1996 Mount Everest: We were there, and here’s to our friends

Saving our requiem for a day of joy

Into Thin Air – with his book and title, Jon Krakauer immortalized a tragedy that unfolded 20 years ago on this day on Mount Everest.

There were victims but also a hero: Anatoli Boukreev, who fell apart in our camp a few days later, desperate he couldn’t do more. Anatoli eventually wrote his own book, The Climb, but by then the world had moved on. He died on Annapurna the year after, in an avalanche, on Christmas day 1997.

Having personally met most of the people who vanished that terrible Everest night, I know they would have wanted to be remembered by their dreams and aspirations to do more, be more, than what is usually done.

This is why Tom and I will save our requiem of 1996 for a day of joy, a day when we ourselves summited the majestic mountain after years of struggle, May 26, my birthday. Check back in for it in a few weeks but there’s actually a more interesting account to be had right now.

Following 1996 we too published memories from that dark night, and the three seasons after that on Everest south side, in a format of lessons for future climbers on a website that became the seed of Explorersweb: the Mounteverest.net guide.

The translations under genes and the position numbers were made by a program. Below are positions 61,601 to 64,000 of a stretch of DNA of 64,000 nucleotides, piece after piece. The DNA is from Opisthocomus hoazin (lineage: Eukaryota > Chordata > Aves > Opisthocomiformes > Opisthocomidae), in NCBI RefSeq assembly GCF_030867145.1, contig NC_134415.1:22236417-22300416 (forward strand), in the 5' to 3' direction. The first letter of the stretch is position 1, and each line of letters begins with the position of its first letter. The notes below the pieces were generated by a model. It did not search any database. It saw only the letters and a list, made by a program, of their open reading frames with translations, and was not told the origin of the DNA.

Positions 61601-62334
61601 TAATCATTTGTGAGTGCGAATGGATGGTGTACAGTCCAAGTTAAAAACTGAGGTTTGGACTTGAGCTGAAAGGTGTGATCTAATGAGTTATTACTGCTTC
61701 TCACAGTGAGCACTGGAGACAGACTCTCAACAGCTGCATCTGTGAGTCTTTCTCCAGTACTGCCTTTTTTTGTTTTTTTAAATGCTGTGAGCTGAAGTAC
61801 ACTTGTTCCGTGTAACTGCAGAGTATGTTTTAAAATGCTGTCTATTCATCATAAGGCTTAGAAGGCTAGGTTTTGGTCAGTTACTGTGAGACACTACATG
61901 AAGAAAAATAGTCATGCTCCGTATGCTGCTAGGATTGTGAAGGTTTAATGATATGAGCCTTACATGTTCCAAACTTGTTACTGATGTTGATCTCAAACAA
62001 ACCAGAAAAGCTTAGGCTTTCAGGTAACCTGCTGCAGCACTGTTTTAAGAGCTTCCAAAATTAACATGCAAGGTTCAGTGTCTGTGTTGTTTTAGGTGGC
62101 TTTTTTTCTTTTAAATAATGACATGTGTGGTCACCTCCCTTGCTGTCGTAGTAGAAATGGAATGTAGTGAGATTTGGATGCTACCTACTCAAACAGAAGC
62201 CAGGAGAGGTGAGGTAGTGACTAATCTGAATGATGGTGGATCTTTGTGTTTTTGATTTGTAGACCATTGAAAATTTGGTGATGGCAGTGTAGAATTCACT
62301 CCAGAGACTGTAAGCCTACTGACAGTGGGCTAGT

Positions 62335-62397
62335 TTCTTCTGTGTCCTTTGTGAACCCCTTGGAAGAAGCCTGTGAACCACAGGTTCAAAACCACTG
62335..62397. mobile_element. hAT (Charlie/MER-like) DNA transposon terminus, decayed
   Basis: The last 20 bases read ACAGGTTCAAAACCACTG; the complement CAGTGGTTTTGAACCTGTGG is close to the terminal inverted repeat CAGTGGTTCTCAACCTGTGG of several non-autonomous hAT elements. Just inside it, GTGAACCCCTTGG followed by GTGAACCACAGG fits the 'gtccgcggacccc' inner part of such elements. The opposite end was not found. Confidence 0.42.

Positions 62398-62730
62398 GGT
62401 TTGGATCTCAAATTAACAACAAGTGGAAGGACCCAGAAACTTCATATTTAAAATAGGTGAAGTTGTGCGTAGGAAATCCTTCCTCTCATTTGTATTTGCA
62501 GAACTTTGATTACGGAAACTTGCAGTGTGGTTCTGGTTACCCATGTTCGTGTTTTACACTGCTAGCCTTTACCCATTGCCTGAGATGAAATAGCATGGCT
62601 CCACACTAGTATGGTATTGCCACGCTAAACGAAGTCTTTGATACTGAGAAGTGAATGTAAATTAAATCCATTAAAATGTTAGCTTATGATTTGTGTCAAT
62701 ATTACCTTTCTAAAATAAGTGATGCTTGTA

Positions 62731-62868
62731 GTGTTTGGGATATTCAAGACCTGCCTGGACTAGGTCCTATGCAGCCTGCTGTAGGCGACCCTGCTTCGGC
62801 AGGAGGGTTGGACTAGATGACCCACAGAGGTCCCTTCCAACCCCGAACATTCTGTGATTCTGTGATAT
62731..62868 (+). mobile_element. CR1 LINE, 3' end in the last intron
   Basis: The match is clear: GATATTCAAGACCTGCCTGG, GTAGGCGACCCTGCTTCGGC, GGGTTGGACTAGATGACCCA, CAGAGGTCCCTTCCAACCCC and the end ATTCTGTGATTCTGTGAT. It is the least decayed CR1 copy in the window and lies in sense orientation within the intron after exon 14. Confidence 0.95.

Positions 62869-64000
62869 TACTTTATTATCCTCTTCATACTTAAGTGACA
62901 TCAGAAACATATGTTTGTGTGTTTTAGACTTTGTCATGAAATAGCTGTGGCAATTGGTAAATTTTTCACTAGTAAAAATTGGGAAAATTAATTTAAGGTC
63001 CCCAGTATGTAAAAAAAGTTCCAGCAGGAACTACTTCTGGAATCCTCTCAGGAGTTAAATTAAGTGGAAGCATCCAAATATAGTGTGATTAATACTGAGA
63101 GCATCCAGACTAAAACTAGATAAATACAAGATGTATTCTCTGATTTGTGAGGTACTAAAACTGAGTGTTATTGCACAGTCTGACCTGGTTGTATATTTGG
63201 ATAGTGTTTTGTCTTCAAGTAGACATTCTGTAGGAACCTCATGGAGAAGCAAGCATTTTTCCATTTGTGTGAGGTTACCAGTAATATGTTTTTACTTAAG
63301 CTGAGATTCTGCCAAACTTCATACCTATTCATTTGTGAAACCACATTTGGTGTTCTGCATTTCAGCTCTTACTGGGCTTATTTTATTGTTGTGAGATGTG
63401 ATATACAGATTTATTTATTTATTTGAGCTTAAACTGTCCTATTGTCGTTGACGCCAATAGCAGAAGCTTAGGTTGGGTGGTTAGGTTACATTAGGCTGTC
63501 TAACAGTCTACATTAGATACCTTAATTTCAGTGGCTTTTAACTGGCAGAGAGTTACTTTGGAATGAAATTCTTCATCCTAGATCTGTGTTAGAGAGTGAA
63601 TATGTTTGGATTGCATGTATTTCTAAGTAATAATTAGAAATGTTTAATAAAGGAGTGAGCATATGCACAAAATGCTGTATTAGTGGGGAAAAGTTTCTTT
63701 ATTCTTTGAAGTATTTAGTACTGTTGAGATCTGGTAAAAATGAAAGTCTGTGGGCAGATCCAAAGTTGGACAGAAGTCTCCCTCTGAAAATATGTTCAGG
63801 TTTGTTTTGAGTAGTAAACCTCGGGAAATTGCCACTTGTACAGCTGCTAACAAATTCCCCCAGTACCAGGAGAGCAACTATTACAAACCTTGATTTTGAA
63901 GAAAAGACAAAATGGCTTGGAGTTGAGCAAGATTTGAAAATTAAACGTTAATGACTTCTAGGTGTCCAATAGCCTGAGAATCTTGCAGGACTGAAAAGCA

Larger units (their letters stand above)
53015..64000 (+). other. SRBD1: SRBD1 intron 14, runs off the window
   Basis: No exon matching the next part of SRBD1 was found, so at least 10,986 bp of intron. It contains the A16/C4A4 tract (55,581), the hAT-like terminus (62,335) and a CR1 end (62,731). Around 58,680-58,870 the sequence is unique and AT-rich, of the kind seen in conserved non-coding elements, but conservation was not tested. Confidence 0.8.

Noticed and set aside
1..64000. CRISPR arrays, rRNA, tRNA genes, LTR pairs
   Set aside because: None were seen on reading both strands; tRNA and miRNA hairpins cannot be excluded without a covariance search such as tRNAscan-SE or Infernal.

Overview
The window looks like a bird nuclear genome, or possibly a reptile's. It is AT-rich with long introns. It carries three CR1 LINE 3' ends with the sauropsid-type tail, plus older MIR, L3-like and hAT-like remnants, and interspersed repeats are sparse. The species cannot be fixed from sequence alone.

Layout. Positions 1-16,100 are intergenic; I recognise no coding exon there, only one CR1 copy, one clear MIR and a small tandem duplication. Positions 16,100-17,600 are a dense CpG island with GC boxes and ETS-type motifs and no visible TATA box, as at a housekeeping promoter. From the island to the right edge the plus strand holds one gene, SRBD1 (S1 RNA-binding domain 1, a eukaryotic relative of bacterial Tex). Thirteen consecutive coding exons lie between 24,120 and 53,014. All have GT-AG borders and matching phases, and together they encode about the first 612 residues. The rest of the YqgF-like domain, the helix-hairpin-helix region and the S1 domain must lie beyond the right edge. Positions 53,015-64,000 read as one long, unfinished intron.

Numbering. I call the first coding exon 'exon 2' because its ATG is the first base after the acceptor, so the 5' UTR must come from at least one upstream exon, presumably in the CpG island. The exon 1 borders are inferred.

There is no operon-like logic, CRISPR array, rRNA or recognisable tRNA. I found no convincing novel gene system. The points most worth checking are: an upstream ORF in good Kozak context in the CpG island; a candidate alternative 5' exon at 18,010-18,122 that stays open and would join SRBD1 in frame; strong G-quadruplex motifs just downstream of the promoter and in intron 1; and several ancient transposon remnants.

Many of the reflections, 20 years old now, are surprisingly relevant still today.

Our mates would have wanted the climb to continue. We will celebrate their lives by a story about Space. Himalaya climbers mostly rotating between camps and peaks on normal routes right now, we will use the hiatus for a series in 6 parts, about the state of Space in 2016, seen through the explorer’s eyes. (Although we will follow the main events too, such as new route attempts on Manaslu and Shishapangma and a first Everest south side summit push.)

Also today we open Pythom, the inevitable step after MountEverest.net and Explorersweb, a meeting place for those of us who share the same heart.

You will need to sign up to post things but the content is open. We would also like to thank all those patient friends on here, who helped beta-test the site.

And now,

ad novos fines procedere

– to new frontiers.